Acker won’t seek reelection in Oneida
ONEIDA — There’s been a lot on the plate of Mayor Helen Acker since she was reelected to the city’s top post in 2019. Shortly after the ballots were counted, she was faced with a consent order from the Department of Environmental Conservation mandating a new wastewater treatment plant.
Weeks later, the COVID-19 pandemic struck, shutting down wide swaths of the region’s social, economic and governmental operations.
But, despite those and other challenges, Acker said she, her staff and the city’s workforce persisted. Now, she said, in announcing she won’t seek reelection as mayor in this fall’s general election, it’s time for her to step aside and pass the mantle on to another.
Acker moved to Oneida in 1981 from New York City and attended Morrisville State College before opening Oneida Office Supply in 1984. She was sworn in as Oneida’s Ward 4 councilor in 2012 to replace Mike Kaiser following his resignation by then-Mayor Don Hudson.
As mayor, Acker said she is proud of how the city responded to the COVID-19 pandemic. Despite the challenges, “we managed to keep all of our full-time staff,” she said. “We didn’t let anyone go and maintained the city. We did have to change our hours of operation and how we did things, but we got it done. I’m very happy about that and happy for our staff.”
“All the way around, from our workers to our department heads,” she added. “Everyone works their tails off to get things right.”
Acker said that the city getting a $10 million grant from the Downtown Revitalization Initiative is probably the thing she is most proud of as mayor. “It took a lot of time to do, and it was our second time around, with the first application being before my time as mayor,” she said. “When I got on board, [the department heads and I] talked about what steps we needed to take to get that grant — and we managed to get it.”
The funding will help spur a host of major projects, including a complete renovation of Hotel Oneida, the restoration of the Devereaux building, redevelopment of the Lerman building, new streetscape and bicycle infrastructure, and upgrades at Veteran’s Memorial Park. These projects and others, she said, could have a transformational impact on the city.
Likewise, the wastewater treatment plant project that was ordered shortly after she took office is now in progress. “It’s being built now and should be done by the fall,” she said. “And in a short amount of time, we’ll be able to take additional wastewater from outside the city and charge for it — meaning additional income for the city.”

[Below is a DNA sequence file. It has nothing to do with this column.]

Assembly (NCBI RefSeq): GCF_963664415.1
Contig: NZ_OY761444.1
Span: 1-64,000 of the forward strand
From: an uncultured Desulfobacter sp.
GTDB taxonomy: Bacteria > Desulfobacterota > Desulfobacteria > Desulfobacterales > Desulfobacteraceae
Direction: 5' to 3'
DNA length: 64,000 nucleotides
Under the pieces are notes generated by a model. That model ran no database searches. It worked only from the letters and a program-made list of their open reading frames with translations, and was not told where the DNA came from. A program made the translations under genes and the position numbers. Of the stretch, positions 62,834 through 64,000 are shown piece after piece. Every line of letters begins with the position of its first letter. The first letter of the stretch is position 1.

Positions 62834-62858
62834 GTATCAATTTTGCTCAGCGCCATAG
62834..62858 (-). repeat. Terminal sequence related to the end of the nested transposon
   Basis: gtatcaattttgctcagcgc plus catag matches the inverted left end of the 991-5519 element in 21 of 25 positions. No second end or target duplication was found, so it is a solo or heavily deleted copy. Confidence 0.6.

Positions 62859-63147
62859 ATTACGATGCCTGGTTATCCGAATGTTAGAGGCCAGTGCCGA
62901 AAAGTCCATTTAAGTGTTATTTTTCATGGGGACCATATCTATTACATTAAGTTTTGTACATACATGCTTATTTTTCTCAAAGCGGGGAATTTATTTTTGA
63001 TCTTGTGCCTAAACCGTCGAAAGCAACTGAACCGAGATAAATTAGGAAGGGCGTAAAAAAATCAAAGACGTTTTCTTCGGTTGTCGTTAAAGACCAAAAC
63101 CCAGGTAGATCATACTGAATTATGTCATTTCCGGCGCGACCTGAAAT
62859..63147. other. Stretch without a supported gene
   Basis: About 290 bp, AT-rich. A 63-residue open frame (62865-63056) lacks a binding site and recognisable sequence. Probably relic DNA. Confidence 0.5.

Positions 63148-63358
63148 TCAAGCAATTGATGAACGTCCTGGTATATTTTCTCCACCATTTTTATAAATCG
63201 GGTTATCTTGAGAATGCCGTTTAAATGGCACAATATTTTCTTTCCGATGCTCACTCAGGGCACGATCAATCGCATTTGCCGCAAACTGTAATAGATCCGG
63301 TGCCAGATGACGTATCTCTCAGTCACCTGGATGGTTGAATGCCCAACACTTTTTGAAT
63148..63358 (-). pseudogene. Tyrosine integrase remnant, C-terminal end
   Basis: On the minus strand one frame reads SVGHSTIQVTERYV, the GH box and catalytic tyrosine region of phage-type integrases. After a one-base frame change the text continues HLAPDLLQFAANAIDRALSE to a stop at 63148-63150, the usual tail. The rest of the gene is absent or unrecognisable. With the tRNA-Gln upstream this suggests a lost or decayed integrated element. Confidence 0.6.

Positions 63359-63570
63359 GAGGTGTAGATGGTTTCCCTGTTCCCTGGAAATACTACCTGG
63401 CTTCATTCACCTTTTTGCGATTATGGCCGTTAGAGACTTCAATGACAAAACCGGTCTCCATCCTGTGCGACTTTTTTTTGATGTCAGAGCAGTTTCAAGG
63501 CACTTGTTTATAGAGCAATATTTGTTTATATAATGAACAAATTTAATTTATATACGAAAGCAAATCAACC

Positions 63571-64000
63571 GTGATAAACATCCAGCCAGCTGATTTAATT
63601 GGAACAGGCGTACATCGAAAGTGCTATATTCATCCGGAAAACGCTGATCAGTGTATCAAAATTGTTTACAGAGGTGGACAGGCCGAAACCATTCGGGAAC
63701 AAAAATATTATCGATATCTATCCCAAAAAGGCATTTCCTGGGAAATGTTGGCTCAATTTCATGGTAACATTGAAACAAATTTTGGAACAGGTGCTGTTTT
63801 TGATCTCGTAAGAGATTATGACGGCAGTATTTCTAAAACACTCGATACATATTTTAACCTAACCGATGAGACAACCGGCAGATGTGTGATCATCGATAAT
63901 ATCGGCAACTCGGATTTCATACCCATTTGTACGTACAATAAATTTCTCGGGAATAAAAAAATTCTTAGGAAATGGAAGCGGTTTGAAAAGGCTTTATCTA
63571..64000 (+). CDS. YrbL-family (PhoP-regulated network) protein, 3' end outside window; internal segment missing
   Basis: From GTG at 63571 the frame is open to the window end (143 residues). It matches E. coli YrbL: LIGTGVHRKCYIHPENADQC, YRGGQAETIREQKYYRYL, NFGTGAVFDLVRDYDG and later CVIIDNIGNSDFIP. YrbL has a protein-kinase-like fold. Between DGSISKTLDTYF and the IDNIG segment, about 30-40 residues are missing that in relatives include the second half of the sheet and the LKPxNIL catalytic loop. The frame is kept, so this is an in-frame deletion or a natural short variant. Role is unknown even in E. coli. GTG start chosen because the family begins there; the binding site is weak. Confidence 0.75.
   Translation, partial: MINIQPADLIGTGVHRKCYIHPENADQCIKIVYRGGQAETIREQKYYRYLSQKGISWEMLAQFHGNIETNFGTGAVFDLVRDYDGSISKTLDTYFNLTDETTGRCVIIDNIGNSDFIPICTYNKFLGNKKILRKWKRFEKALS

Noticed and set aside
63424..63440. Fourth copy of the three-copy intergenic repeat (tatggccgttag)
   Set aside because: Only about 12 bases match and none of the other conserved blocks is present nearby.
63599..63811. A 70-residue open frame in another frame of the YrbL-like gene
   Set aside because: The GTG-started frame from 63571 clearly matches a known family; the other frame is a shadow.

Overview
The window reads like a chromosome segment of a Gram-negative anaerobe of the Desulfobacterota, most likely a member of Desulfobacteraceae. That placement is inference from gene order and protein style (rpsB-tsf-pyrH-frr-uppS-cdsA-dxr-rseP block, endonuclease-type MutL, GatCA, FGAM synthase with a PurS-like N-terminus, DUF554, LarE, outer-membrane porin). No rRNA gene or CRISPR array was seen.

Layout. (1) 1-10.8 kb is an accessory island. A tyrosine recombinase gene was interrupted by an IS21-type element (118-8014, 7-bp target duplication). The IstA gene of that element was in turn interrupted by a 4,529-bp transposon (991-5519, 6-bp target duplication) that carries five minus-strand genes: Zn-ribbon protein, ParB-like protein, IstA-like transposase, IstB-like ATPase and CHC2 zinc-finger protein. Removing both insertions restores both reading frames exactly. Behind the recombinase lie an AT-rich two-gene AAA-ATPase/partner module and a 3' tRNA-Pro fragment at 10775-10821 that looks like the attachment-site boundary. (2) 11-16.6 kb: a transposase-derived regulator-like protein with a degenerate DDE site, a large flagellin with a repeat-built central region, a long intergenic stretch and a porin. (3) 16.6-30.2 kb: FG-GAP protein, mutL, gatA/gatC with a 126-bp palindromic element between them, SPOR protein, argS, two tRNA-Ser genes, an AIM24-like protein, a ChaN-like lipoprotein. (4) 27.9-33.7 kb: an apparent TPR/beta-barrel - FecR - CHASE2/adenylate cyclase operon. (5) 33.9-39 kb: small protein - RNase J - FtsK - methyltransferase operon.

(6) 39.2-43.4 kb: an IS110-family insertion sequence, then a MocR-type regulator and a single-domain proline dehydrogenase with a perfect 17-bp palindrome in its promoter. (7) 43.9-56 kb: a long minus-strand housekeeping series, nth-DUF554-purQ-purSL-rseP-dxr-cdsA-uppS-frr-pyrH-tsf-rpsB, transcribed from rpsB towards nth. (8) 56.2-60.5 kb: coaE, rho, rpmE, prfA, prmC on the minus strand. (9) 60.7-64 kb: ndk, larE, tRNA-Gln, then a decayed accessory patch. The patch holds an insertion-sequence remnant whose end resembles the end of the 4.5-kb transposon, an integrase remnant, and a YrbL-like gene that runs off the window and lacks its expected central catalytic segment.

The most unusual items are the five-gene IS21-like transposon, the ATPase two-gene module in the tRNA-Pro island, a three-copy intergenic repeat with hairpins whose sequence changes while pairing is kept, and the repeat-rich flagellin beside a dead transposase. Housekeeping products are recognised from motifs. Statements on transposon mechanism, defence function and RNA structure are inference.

There are others successes, Acker said, of her two terms as mayor, including: A partnership with the Oneida Improvement Committee to build a long-wanted dog park for residents; yhe establishment of a Codes Department to address blight and decay in thge city; fixing the Recreation Department’s leaking roof and warped floor; installing 10,000 feet of new sidewalk; the creation of community gardens on Sconondoa Street, and the joint effort between the Recreation, Police, and Fire Departments to establish the annual Fall Fest.
Acker said she was pleased to have initiated an investigation into the Chamberlain’s office that led to the discovery of the theft of tax, water, and sewer payments totaling more than $78,000. “We couldn’t prove anything [while I was on the council], and it was up to the mayor’s office,” she said. “We hired an independent forensic accountant who looked at everything. We then went to the State Police and State Comptroller’s Office… and there were charges brought up against the previous chamberlain. It’s in the court’s hands now.”
While she’ll miss the day to day work of the office, Acker said she will miss the people of Oneida the most.
“I’ll miss everyone,” she said. “We have a fantastic group of people that live in this city. We have some folks who look at the glass as half-full or half-empty, and I understand you can’t make everyone happy. But I’ll miss the back-and-forth conversations with people or being stopped at the supermarket or restaurant.”
“When I eat in Oneida,” she continued. “I never eat by myself. People will come up and say, ‘I’m sorry to interrupt your lunch, but…’ And I welcome that. People are so generous, and there’s some much going on behind the scenes. They’ll say that they have a neighbor that needs help and doesn’t know where to get it. I like helping people, and that was one of the main reasons why I became mayor. Because I wanted to make things better.”
The demands of fulfilling her duties as mayor made travel difficult, Acker said, adding that’s a situation she and her husband are looking to rectify. “My husband and I love to travel, and we’ve had limited opportunities to do so because of my duties here to the city,” she said. “I’ll be 68 years old this year, and I’ve done my fair share.”
For the future, Acker said there might be some plans to move down south for warmer weather — but those plans are up in the air at the moment.
Maybe some sewing and needlework projects are also slated in the future, Acker said, to help her adjust from a busy work life to retirement.
“I worked my entire life. I was young when I started, and it’ll be a challenge not to get up at the crack of dawn,” she said. “But I think first, we’re going to do a bit of traveling. There are some family and friends around the country we’ll stop and say hi to.”
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